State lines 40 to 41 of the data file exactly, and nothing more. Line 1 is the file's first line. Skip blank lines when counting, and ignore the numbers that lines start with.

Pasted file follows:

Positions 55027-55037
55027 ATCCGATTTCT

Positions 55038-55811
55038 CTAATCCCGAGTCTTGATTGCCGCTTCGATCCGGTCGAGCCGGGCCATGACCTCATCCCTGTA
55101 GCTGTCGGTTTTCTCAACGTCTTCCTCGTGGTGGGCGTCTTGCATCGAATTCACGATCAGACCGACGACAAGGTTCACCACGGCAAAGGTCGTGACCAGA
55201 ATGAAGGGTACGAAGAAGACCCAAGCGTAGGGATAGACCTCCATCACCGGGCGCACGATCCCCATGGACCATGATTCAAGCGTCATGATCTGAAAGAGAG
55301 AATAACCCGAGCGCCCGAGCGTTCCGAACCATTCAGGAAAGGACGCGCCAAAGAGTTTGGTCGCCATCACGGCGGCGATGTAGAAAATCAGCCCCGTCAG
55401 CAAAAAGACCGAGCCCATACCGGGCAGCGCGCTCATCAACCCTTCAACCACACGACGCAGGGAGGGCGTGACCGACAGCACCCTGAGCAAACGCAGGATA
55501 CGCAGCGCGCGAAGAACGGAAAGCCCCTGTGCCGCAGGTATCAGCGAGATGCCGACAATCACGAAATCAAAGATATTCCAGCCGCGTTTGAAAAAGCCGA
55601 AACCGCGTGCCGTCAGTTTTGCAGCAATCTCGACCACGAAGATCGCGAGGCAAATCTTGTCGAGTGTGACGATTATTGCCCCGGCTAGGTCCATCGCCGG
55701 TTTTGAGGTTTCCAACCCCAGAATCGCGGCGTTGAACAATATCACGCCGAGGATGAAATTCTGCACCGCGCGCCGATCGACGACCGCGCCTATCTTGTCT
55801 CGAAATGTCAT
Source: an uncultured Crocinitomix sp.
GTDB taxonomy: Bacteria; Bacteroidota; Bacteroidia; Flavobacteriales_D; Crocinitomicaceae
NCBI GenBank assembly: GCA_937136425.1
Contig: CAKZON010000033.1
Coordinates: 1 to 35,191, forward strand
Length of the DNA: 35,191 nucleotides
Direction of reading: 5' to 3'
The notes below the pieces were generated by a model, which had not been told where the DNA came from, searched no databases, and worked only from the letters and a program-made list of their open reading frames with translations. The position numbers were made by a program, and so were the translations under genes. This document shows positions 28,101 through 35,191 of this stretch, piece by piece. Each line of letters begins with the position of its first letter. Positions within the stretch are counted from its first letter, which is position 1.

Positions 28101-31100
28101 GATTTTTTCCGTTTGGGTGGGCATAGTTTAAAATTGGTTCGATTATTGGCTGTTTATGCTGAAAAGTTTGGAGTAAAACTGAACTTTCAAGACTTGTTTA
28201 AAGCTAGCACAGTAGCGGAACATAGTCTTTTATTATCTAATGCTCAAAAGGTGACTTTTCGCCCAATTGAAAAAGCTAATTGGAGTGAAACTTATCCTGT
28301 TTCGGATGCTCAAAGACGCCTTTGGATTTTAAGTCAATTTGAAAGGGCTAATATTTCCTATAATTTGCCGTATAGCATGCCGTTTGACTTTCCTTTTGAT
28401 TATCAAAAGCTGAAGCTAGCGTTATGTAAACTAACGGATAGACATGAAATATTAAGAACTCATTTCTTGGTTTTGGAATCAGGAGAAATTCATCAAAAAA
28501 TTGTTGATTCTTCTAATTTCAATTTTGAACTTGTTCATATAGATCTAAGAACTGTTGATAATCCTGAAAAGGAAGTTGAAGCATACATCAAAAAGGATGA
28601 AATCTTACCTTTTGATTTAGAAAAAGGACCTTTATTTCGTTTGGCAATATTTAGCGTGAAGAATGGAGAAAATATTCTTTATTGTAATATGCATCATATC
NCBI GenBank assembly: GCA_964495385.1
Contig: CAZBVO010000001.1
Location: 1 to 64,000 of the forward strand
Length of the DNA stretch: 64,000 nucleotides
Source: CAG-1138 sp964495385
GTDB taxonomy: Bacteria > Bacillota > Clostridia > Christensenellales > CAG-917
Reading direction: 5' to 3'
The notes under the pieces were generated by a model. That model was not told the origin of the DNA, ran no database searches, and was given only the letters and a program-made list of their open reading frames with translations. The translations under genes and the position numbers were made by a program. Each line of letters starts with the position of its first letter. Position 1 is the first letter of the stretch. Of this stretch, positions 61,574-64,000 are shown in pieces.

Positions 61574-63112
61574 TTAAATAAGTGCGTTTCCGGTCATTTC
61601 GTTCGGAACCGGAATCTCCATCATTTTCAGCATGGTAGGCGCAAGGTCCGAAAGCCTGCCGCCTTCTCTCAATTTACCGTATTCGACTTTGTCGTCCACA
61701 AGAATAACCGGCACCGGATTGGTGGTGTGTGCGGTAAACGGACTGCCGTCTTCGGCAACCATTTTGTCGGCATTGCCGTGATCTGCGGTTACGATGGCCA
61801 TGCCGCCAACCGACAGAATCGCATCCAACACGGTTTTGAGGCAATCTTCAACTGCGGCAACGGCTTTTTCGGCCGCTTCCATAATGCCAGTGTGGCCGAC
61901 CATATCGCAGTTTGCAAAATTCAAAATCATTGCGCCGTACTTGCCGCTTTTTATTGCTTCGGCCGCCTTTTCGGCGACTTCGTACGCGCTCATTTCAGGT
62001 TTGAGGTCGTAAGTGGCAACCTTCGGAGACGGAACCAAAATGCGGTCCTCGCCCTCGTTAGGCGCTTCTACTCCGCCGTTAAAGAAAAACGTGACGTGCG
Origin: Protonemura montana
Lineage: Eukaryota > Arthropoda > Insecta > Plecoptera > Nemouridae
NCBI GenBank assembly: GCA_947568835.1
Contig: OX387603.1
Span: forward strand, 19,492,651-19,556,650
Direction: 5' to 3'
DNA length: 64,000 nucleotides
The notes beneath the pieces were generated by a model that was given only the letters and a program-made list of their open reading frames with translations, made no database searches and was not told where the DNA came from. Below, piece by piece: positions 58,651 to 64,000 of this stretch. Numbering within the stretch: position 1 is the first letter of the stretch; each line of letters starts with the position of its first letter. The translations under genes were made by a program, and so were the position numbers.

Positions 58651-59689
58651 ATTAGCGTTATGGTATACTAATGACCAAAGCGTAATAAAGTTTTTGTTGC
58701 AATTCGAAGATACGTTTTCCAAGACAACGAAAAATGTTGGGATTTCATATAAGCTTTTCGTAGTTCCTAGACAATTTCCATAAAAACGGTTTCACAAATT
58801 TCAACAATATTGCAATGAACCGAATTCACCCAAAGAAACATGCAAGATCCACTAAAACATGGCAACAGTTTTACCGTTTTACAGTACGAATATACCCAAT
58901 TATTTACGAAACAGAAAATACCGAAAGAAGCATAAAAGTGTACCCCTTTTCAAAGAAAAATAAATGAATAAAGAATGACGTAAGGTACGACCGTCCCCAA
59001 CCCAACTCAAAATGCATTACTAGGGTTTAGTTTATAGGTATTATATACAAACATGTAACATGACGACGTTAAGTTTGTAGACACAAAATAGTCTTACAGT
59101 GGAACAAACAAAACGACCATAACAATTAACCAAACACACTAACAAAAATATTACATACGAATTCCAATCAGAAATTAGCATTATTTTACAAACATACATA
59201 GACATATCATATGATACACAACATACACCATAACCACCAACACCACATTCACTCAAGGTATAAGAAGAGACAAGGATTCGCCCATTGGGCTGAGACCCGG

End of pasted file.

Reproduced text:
61801 TGCCGCCAACCGACAGAATCGCATCCAACACGGTTTTGAGGCAATCTTCAACTGCGGCAACGGCTTTTTCGGCCGCTTCCATAATGCCAGTGTGGCCGAC
61901 CATATCGCAGTTTGCAAAATTCAAAATCATTGCGCCGTACTTGCCGCTTTTTATTGCTTCGGCCGCCTTTTCGGCGACTTCGTACGCGCTCATTTCAGGT